People with IBD share why they joined the IBD Registry
I was diagnosed with ulcerative colitis when I was 9. I had a total colectomy and ileostomy aged 11, followed by further surgery to form a pouch when I was 18. Now, I work with IBD patients every day in my job as a nutritionist.
A lovely client of mine made me aware of the IBD Registry and I’m so glad she did. I’m passionate about improving the lives of other people with IBD, so joining the Registry was a no-brainer for me. In my job I see that IBD services can vary greatly, so anything we can do to help improve them is so important. I am also interested in research into IBD, including conducting research myself, and I know how important it is to support studies that can help make things better for people with IBD in the future.
I joined the IBD Registry recently and found completing the new consent form very easy. It didn’t take much time and felt like my data was safe and secure. If you want to help others with IBD, support IBD research and help improve IBD services, I definitely recommend joining the Registry. You can really help to support improvements in IBD care nationally.
I was diagnosed with Crohn’s disease in 2004 and my journey has had many ups and downs. I joined the IBD Registry to drive research and improve understanding of IBD to help make a difference to the lives of everyone with IBD.
I encourage anyone living with IBD to join the IBD Registry today and support this valuable resource.
I have had abdominal symptoms since the age of 10 but I wasn’t diagnosed with Crohn’s disease until I was 28, after I had lost a lot of weight. I started treatment and have been on various medications ever since, plus several weeks of treatment in hospital. So now, having had 50 years of Crohn’s disease, plus 35 years with an ileostomy, I have gathered a lot of experience from the sharp end! Back in the 1970s, my gastroenterologist told me I would struggle to conceive, or carry a baby to term. With such a gloomy outlook we decided to not have a family, but I accidentally became pregnant and was in turmoil because although Crohn’s was not thought to be a hereditary condition, I was taking steroids and azathioprine. I thought a termination would be advised, but the obstetrician was much more optimistic and said they would look after me and all would be well.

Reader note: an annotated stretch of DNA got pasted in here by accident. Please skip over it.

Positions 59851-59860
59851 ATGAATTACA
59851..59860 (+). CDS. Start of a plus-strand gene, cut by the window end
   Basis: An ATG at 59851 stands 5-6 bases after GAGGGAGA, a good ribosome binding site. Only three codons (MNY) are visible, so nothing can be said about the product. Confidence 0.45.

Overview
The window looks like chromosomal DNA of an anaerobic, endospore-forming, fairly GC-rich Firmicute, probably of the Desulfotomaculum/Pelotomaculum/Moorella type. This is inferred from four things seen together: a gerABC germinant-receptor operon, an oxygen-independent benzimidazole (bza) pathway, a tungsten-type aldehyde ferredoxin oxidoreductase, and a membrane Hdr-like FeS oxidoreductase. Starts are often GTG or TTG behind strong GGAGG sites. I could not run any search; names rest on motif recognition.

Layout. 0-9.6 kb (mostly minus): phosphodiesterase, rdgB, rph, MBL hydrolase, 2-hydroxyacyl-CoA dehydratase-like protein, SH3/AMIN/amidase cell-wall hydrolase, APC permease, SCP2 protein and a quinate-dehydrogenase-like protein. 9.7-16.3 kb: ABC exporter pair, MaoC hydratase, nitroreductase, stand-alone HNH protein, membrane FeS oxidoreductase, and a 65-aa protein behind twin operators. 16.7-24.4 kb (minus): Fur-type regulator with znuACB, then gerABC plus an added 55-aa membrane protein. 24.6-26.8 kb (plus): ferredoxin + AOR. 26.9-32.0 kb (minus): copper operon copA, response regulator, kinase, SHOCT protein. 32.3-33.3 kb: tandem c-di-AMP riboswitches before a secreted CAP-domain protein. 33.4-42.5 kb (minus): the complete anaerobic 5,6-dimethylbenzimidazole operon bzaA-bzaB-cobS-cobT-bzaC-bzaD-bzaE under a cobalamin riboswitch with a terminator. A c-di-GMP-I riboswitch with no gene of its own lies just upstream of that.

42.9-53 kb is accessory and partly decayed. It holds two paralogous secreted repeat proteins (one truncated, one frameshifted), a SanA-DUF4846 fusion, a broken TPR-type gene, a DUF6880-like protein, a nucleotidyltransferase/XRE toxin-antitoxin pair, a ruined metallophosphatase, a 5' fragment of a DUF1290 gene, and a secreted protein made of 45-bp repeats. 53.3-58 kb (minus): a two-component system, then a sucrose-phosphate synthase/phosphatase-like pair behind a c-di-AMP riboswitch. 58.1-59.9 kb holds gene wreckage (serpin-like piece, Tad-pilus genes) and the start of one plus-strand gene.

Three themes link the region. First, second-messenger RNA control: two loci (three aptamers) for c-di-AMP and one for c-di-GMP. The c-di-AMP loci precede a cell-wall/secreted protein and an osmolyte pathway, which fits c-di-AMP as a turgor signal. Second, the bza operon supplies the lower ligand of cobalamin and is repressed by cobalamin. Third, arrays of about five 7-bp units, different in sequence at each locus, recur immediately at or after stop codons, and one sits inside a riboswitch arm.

I got involved in research because all those years ago I was worried about having children, and how Crohn’s or Colitis might affect them. Now with two children and five grandsons, I’m even more invested in supporting further research into new treatments and knowing exactly what causes the conditions. I haven’t had a Crohn’s flare since 1990, but I have had other health problems appearing as I get older, and these may all be connected. I’m often in contact with new patients, and I hear all kinds of stories about lengthy delays before diagnosis and urgent bowel surgery due to missed symptoms. I’d like to see progress on all these issues.
I heard about the IBD Registry through Crohn’s & Colitis UK, and I think it’s important to share our experiences – good and bad – so that in future new systems can be put in place to improve diagnosis and treatment. I feel that my personal experiences are shared by many other people, and we all want to know what causes IBD and how best to treat it. Now I am 73 and have recently moved house to live near my daughter and her boys. I’m busy with the new house and have recently joined Noom to make sure my health is as good as it can be for my age. My friends and family forget that I have a stoma, and my grandsons just know that Granny makes great cakes!
I’m Deborah and I have ulcerative colitis. I joined the IBD Registry as I wanted an opportunity to try and make a difference to others with IBD. At times my ulcerative colitis has made me extremely poorly and by being part of the IBD Registry, I hope to make research accessible to all patients – something that I didn’t think I could be a part of before.
I would definitely recommend joining the Registry – being part of their Patient Advisory Group has given me a real insight into how research makes a difference but how the most important people at the heart of this are patients. The Registry is involved in lots of exciting projects to benefit people with IBD – and I’m excited to see what the future brings.